Rachel: That is true, I absolutely love quirky, funny, wonderful Josh! I guess I dress up a bit less now, mostly because I’m in grad school. That, and Josh knows I’m cute, even if I need to crawl into something soft and comfy when I get home. I love wearing his fun t-shirts at night. Figure they probably look better on me – haha.

I bet they do, Rachel!!

* I needed to ask Josh what chucks are. For those like me who need clarification, they are Chuck Taylor All Star by Converse, the “classic” sneaker that has been around forever. Below, a photo of the custom Pro Keds sneakers that Josh designed for their wedding …

Sweet feet or sour?

Nike’s LeBron X Basketball Shoe

Okay, so Nike is about to release LeBron X, the newest basketball shoe named after pro star LeBron James. Are you sitting down? It is said to retail for $315 as quoted by The Wall Street Journal. Nike has yet to verify the actual price; $315 may be the cost for the super-version with built-in motion sensors, while a more standard version may retail for $180. But hey. Are you still sitting? They are saying people will buy it. I asked a 16-year old guy I consider to be an expert on all things basketball – shoes and otherwise – what he thinks about this news. In a word? Ridiculous! His comments: “Why would anyone want to spend that much on basketball shoes when you could get a great pair for $125?” (I’m thinking what’s wrong with this picture when $125 is the low-end figure, but I didn’t let on …). And then he thought a moment, and reasoned, “I guess you might pay for it if you were really into basketball.” And there you go … really into basketball … maybe like LeBron James himself. I think he and Nike just created a shoe that only he and other pros like him can afford!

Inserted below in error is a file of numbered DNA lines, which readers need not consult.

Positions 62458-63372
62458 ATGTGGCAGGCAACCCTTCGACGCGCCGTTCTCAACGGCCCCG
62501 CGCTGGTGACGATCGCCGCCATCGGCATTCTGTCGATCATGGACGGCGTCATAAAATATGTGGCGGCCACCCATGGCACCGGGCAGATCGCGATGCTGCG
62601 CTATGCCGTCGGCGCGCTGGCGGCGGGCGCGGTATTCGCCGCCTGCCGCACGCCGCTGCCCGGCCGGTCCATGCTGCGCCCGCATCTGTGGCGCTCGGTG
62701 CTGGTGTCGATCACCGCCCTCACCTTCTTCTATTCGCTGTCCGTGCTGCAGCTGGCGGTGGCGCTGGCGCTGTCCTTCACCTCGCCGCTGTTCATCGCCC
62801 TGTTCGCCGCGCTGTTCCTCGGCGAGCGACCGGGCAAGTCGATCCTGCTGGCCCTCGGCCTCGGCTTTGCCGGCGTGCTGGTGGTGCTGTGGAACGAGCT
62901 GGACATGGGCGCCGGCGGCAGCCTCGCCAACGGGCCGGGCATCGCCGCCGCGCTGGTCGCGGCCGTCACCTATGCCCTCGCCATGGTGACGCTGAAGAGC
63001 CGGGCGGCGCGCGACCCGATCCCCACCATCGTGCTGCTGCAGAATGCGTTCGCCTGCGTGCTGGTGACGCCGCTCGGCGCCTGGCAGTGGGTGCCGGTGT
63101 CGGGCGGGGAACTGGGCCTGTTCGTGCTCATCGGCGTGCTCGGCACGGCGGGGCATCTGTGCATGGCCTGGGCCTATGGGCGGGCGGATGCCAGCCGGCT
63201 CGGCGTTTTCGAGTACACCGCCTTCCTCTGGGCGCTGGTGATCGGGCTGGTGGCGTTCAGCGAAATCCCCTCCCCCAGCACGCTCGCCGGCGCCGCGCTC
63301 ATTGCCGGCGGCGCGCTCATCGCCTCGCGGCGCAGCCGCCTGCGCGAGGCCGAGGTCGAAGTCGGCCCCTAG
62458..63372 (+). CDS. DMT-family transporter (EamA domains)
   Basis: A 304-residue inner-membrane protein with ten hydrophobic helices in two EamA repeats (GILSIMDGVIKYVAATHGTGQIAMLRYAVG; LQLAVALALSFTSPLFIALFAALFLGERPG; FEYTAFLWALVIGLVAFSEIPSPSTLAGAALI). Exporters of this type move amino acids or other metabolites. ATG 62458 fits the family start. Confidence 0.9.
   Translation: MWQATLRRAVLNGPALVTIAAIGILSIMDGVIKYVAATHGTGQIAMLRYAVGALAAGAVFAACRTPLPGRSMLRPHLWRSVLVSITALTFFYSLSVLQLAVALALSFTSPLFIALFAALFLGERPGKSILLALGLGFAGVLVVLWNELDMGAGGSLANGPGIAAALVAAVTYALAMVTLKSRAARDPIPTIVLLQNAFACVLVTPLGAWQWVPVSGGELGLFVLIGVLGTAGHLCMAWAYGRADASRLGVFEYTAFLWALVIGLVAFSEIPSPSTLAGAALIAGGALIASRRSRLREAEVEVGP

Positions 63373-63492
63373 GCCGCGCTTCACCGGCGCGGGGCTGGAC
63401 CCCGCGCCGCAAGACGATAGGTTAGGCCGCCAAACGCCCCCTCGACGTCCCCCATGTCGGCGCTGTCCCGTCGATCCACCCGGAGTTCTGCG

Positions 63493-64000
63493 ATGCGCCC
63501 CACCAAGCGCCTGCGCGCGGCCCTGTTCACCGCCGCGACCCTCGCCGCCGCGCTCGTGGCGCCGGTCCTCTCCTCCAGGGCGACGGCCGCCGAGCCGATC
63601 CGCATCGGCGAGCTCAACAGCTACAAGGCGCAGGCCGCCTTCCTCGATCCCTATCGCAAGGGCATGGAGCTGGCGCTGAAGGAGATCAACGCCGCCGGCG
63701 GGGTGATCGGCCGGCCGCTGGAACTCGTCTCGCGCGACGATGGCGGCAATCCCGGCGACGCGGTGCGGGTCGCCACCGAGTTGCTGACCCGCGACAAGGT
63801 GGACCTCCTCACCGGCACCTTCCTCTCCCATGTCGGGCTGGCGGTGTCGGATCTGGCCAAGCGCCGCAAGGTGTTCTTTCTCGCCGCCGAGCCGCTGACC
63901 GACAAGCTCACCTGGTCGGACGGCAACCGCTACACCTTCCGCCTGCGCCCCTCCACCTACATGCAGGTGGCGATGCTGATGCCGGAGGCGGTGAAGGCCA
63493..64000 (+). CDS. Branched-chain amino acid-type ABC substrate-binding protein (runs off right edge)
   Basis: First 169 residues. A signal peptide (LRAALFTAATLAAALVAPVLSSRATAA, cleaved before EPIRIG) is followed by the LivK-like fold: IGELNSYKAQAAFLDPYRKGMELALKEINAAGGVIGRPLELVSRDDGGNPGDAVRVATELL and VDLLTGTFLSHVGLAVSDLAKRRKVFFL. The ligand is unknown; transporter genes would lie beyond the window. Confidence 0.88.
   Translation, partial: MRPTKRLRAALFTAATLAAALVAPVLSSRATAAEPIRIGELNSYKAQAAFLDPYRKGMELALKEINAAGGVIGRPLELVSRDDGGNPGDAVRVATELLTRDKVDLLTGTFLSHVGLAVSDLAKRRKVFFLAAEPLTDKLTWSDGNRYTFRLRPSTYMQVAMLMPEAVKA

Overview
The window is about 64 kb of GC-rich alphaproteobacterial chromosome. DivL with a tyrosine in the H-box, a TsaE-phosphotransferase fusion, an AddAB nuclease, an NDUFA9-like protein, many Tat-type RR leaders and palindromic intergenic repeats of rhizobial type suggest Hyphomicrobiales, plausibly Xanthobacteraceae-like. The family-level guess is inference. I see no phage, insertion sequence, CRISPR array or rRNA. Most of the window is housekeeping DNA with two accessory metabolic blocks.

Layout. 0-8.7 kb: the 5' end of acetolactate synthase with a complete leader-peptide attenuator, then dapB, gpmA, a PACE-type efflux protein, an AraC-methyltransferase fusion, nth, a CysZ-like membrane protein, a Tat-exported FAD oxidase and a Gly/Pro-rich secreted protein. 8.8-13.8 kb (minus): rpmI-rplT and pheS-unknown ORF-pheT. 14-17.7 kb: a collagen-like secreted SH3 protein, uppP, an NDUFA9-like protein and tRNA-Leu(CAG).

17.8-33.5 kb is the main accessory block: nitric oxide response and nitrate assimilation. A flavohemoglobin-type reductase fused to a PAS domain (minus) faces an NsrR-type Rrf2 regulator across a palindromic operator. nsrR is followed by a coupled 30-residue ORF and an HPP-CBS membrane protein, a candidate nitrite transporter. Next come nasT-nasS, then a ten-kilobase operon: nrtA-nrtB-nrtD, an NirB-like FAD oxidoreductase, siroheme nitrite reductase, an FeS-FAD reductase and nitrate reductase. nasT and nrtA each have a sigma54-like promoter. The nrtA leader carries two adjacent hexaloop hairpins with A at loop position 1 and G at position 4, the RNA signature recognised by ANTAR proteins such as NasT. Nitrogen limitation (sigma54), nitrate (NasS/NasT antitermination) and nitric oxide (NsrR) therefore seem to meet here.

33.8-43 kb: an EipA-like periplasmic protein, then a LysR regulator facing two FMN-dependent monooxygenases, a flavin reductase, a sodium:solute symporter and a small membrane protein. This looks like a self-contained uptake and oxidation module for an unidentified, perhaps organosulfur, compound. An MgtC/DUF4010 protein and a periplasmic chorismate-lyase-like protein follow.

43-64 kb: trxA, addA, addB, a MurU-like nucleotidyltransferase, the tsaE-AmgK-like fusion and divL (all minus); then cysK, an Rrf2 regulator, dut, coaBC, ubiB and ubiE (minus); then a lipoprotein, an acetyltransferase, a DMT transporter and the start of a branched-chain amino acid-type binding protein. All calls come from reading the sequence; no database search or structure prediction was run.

What do you think?

“Steven’s message to guys …”

Steven, Designer and Stylist

“… Don’t be afraid of fashion. Don’t be afraid to play with color, with silhouette, with volume. Don’t be afraid to express yourself. I am so in love with European men’s fashion. They’re not afraid to ‘go for it!’. There is a great European magazine, called L’Officiel (Hommes) that reflects this carefree spirit. American men’s fashion is more rigid. My challenge is to take American men out of their comfort zone and expand their thinking. They can play with what is stylish and still look masculine.” ~ Steven

What do you think?